21 Dec 2007

Building efficiency and effectiveness in PPP procurement

by Angela Jeppesen

Engagement of legal advisers during the development of the Business Case for proposed projects will facilitate benefits being captured for both Government and the private sector.

The market for PPPs in Australia has significantly developed over recent years, particularly in Victoria and New South Wales. Both government and private sector parties are keen to see a pipeline of projects for potential delivery as PPPs. It is important however, to ensure that Governments undertake sufficient and appropriate feasibility and business case development to ensure that only appropriate deals are put to the market for delivery as PPPs.

In this article we look at how legal advisers can assist Government during Business Case development to identify early in the procurement process key issues that may affect delivery of the project from a legal perspective, engage meaningfully with the market in relation to these issues and realise efficiencies in the procurement process.

What is the Business Case stage?

Projects being considered by Government that have satisfied preliminary feasibility studies will then move into the next stage during which a Business Case will be developed in line with the relevant Government’s procurement guidelines. The primary purpose of this preliminary stage of the project assessment is to determine whether the project should proceed in terms of Government priority and affordability[1].

The Business Case will consider alternative delivery options and identify the delivery option most likely to provide the best "value for money" outcome, whether by a PPP or traditional Government procurement [2].

Key elements of this stage of the procurement process include the Government undertaking:

  • a risk analysis and developing a Risk Allocation Matrix
  • market sounding
  • specialist studies on environmental impacts, planning approvals, cultural heritage, native title issues and legislative issues; and
  • value for money assessments of possible project delivery methods.

How can legal advisers add value?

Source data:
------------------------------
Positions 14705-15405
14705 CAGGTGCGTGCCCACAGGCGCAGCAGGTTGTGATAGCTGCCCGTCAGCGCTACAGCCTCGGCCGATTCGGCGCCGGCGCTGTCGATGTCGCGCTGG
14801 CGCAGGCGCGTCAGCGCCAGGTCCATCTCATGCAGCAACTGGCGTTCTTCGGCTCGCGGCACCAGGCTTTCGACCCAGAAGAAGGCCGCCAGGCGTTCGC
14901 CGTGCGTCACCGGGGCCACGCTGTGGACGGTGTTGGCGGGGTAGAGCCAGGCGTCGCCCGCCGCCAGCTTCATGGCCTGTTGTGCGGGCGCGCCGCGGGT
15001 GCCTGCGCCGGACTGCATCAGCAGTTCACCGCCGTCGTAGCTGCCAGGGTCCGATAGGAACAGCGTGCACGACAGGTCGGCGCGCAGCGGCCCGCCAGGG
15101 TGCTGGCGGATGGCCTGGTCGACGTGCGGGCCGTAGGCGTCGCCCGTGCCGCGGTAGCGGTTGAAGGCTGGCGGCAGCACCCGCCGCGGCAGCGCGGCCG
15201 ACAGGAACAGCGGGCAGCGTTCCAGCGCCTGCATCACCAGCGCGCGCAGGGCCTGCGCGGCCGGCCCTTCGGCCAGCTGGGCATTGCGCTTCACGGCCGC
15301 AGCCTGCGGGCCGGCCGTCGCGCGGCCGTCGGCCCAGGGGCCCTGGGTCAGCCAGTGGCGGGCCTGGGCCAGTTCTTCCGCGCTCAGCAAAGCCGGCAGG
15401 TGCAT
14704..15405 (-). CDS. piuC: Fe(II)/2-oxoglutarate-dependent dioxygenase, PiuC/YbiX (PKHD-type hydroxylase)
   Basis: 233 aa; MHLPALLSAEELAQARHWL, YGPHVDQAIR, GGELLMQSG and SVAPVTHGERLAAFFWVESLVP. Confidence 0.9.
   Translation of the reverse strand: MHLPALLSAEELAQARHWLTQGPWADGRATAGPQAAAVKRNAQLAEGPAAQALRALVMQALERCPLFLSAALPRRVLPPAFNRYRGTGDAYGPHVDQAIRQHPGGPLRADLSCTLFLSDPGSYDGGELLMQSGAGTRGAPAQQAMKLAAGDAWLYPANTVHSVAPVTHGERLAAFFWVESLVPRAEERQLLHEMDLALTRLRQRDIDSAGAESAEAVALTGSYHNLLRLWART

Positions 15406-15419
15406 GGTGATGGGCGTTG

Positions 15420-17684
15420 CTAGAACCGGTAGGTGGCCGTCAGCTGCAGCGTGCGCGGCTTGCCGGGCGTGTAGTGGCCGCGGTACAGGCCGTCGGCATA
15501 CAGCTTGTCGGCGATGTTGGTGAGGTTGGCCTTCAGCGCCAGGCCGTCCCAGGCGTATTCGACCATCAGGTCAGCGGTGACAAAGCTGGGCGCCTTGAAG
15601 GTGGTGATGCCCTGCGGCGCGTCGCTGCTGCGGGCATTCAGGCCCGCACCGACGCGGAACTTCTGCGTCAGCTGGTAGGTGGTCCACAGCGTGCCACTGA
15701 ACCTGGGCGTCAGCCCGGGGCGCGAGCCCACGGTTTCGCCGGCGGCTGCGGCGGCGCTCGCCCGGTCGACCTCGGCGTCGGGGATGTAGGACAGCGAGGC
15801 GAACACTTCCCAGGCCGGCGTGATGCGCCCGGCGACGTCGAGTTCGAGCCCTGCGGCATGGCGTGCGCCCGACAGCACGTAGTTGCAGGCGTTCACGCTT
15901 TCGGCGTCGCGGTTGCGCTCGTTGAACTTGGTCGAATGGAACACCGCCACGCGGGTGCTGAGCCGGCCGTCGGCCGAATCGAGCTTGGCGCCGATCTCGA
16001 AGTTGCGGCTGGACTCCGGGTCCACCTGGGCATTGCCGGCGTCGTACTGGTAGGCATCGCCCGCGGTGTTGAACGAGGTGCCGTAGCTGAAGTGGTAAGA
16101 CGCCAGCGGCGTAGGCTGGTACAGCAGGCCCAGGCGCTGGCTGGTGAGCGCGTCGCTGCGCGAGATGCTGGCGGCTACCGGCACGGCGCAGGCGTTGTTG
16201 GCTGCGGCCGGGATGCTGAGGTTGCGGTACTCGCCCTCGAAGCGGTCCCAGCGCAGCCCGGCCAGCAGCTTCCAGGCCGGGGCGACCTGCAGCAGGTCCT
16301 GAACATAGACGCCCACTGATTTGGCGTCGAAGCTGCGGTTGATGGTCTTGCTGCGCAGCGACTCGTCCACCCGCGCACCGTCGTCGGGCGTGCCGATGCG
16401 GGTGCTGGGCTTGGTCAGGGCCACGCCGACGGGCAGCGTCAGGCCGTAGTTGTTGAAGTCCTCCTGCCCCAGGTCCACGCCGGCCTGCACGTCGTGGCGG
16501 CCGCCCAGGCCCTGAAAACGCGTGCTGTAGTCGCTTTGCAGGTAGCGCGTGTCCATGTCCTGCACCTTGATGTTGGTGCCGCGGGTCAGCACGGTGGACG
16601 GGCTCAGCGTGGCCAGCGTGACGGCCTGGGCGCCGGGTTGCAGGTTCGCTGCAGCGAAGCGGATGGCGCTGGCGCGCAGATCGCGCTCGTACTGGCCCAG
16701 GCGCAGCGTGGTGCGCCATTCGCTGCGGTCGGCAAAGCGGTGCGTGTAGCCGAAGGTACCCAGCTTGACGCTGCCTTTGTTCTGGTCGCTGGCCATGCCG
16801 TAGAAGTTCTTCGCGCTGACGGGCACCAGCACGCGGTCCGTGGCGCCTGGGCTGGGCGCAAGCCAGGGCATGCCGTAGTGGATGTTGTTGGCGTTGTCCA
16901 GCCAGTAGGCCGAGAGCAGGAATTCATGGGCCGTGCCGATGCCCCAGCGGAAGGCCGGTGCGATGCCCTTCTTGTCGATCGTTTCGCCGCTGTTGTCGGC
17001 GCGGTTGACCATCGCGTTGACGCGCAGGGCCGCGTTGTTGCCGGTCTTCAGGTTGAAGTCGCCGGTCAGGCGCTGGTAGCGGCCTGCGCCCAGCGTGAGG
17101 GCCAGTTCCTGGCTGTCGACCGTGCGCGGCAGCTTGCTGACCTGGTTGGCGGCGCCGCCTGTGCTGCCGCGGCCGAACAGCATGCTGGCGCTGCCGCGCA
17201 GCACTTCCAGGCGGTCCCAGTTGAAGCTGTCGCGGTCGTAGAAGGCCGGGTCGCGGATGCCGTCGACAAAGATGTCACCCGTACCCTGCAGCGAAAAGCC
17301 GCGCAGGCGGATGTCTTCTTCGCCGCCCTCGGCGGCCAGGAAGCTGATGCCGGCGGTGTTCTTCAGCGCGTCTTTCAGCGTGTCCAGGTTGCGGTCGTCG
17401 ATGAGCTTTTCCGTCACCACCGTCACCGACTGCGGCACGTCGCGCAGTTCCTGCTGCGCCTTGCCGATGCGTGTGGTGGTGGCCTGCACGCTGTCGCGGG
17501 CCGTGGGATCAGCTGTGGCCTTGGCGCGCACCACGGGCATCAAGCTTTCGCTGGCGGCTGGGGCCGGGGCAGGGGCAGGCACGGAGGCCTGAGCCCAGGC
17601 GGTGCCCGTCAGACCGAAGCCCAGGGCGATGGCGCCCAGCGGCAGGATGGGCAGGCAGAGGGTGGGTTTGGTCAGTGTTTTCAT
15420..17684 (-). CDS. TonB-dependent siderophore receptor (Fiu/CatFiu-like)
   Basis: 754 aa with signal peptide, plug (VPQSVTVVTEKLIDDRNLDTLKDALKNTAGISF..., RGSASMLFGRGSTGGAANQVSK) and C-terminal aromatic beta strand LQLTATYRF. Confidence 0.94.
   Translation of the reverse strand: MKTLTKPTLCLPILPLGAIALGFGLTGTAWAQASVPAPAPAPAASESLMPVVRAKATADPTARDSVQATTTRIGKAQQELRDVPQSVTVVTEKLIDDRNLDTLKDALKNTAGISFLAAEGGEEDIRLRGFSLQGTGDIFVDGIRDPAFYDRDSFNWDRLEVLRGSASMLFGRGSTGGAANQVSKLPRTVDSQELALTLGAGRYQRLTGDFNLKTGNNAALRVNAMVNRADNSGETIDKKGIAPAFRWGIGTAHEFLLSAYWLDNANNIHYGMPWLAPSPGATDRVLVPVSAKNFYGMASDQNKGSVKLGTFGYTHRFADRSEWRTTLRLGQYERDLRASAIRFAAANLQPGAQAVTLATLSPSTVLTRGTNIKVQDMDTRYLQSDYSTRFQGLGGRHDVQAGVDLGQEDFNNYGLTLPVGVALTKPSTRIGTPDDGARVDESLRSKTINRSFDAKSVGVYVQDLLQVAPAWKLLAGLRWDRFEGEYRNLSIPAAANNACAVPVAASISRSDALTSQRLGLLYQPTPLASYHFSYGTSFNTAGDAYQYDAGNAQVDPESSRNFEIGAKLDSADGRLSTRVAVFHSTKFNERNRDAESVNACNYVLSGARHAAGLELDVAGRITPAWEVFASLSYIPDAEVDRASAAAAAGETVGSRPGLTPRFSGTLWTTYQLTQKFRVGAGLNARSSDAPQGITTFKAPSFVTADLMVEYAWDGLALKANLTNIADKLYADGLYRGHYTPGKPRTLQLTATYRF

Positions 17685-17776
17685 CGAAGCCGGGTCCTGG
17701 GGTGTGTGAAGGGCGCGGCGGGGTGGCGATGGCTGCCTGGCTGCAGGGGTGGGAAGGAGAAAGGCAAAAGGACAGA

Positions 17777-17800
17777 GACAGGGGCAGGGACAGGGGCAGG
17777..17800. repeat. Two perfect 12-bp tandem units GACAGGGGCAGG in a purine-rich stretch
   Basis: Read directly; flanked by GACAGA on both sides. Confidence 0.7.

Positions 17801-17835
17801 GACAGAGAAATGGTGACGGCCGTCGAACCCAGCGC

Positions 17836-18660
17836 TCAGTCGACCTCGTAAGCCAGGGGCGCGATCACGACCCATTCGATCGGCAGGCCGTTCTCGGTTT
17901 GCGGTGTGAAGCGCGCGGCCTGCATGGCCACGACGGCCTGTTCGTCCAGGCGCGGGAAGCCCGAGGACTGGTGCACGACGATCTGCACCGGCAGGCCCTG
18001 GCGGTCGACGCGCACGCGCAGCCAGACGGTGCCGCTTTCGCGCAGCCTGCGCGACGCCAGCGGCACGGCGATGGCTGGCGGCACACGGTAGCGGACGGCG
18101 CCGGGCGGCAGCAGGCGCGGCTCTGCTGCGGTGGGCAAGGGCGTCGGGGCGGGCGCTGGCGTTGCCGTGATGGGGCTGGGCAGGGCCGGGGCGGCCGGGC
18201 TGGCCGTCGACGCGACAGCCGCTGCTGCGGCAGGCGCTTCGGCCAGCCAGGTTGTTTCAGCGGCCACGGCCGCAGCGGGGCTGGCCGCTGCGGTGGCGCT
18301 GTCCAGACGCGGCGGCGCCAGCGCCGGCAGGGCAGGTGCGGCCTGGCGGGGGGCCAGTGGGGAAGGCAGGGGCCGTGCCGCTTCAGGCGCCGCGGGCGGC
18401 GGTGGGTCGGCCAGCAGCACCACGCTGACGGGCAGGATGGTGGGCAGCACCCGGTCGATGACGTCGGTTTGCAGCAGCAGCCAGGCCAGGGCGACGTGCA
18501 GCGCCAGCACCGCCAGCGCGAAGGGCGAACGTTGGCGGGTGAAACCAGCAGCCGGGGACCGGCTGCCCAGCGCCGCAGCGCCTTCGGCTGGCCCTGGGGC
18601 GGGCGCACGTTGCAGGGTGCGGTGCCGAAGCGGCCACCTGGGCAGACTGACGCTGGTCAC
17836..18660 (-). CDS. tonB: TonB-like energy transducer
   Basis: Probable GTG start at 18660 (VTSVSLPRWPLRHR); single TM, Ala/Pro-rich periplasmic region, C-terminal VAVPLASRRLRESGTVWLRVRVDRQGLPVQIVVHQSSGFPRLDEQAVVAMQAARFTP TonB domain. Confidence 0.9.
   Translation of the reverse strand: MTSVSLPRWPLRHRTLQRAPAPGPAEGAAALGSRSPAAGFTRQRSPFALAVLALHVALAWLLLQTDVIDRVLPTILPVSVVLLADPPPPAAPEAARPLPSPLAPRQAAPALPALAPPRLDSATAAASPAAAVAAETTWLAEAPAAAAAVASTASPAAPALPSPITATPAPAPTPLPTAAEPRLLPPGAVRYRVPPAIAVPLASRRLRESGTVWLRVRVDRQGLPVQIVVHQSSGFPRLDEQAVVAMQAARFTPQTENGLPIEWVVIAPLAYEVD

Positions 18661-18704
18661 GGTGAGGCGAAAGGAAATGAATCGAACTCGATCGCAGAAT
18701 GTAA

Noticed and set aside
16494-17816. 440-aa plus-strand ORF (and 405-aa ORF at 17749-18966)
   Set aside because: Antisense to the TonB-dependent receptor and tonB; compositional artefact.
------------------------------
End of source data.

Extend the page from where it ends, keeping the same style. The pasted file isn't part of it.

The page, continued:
Traditionally Government has engaged commercial and technical advisers during the Business Case development stage. However, Governments are increasingly recognising the benefits of engaging legal advisers to play a key role particularly with respect to the elements listed above.

Most recently, Clayton Utz has seen this development primarily in Victoria and Queensland where our engagement in recent projects such as North-South Bypass Tunnel, Airport Link and Northern Busway and the Victorian Government’s East-West Link Needs Assessment has been from the initial feasibility and Business Case stages.

Not only does early engagement of legal advisers ensure that Government is able to select from the best available advisers before they are engaged by the private sector[3], the Queensland Government’s Value for Money Framework recognises that it is necessary to "ensure that contract management issues are properly explored during the PPP Business Case Development Stage, and that there is a continuity of knowledge throughout the life of the project."

Identification of the legal issues impacting upon the project delivery options, risk allocation and contract structure at this early stage also allows for strategies to be developed and steps to be taken to commence addressing those issues immediately. The flow-on effects from this benefit both Government and the private sector, for example:

  • by identifying potential impacts on value for money Government is able to develop a more realistic and accurate business case (with such risks priced into the Public Sector Comparator); and
  • Government’s ability to demonstrate appropriate due diligence and consideration of any impediments to the project, as well as possible ways of addressing such
    issues before engaging with the market, will engender